Written by CAROL POMEDAY
Wednesday, 31 October 2012 16:54
Conditional use in ag district, additional unit in building are denied
Zoning issues were hot topics recently for the Town of Belgium Plan Commission and Zoning Board of Appeals.
The Plan Commission on Oct. 17 unanimously denied a request for a conditional-use permit by commission member Dennis Dimmer to operate D&D Electric at 1967 Hwy. K.
The business is a nonconforming use in an agricultural district and has been grandfathered in, but Dimmer cannot put up a sign to advertise his business, something he said is needed for deliveries.
Zoning Administrator Charles Parks said Dimmer cannot be granted a conditional use because it is not listed as a permitted use in the zoning code. He suggested Dimmer park a vehicle or trailer with his name and address near the road for people to find him.
Dimmer questioned why fireworks storage and pay-to-hunt operations are listed as conditional uses.
Parks said fireworks storage may be changed when the zoning code is updated next year. Pay-to-hunt operations, he said, are closely related to agriculture and crops are planted on the land.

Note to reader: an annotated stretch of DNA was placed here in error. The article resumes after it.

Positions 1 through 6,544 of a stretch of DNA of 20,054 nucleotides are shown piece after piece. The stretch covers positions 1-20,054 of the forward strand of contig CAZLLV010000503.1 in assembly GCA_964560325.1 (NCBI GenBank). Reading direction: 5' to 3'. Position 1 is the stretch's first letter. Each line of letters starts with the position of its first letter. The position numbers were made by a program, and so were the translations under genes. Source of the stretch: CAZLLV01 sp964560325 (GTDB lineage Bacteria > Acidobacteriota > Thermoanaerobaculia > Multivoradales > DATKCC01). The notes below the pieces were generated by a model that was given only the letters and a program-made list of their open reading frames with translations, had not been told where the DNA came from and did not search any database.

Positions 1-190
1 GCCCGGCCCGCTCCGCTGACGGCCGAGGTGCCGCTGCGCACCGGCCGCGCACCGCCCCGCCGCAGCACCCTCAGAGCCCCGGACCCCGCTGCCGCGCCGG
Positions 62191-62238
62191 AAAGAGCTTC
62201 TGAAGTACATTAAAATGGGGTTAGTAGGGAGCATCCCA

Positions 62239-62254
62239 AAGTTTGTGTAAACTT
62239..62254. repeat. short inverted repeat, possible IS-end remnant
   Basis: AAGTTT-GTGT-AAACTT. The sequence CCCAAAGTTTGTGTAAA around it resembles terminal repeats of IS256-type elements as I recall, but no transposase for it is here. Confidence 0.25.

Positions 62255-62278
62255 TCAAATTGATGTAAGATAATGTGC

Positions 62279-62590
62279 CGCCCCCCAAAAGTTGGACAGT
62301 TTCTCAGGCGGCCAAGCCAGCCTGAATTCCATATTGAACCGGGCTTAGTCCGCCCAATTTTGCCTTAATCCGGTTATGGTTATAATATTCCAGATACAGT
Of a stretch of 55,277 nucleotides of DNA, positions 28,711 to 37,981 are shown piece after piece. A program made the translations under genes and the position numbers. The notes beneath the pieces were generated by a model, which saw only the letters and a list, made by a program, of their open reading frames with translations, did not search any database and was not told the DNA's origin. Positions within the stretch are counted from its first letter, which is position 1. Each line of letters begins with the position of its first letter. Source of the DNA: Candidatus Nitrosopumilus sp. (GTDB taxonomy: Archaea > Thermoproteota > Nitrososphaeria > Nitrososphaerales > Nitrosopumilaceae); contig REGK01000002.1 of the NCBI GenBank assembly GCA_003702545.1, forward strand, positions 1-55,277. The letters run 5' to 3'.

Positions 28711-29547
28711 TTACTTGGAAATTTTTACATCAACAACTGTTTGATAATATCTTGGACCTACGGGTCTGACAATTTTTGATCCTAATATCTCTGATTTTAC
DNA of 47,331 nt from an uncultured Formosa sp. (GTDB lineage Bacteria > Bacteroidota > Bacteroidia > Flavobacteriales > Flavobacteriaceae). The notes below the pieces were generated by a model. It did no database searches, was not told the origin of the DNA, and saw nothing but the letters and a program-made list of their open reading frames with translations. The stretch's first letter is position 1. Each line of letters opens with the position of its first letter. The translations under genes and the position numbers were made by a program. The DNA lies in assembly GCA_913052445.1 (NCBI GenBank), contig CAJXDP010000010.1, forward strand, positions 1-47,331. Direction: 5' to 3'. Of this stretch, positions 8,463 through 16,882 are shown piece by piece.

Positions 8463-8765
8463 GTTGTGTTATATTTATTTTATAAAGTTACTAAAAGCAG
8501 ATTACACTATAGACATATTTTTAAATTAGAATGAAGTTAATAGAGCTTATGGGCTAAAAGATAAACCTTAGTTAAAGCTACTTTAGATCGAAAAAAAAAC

On Oct. 16, the Zoning Board of Appeals denied a request from Paul Bares to allow him to convert 1,200 square feet of vacant space into a two or three-bedroom apartment in the building he owns at 2271 Hwy. A.
The structure was a tavern with living quarters that his parents converted into a home for themselves and two apartments. The couple bought the building in 1974 when it had three apartments. They closed the tavern in 1987 and the large room on the upper level was not used, Bares said.
Bares, who purchased the building from his parents, said he needs a fourth apartment to make it economically feasible.
The structure is in a residential zone, which only allows single-family homes, but the apartments were grandfathered in when the zoning code was adopted, Parks said.
The town does not have multi-family zoning, but thatâ€™s something Bares could bring up when the code is revised, he said.
The Board of Appeals cannot allow a variance that would make the structure even more out of compliance than it already is, Parks said.
The board denied the request 3-1 with John Bowers dissenting.
The appeals board approved a variance for James Costakis to build an art studio in the lakeshore yard at 4898 Lower Forest Beach Rd. The code does not allow accessory buildings between the main house and Lake Michigan, but Costakis is replacing a structure that will cost too much to repair.
Neighbors on either side of the property said they have no objections, although one neighbor said Costakis should agree not to oppose similar requests from neighbors.
Parks said he does not believe the board is setting a precedent because the owner is replacing a current building and moving it to meet the 20-foot side setback.
â€śIf they were enthusiastic about redoing the building, I would have given them a variance without a permit,â€ť Parks said.
The request was granted 3-1 with John Riordan objecting, saying it does not meet the hardship criteria for a variance.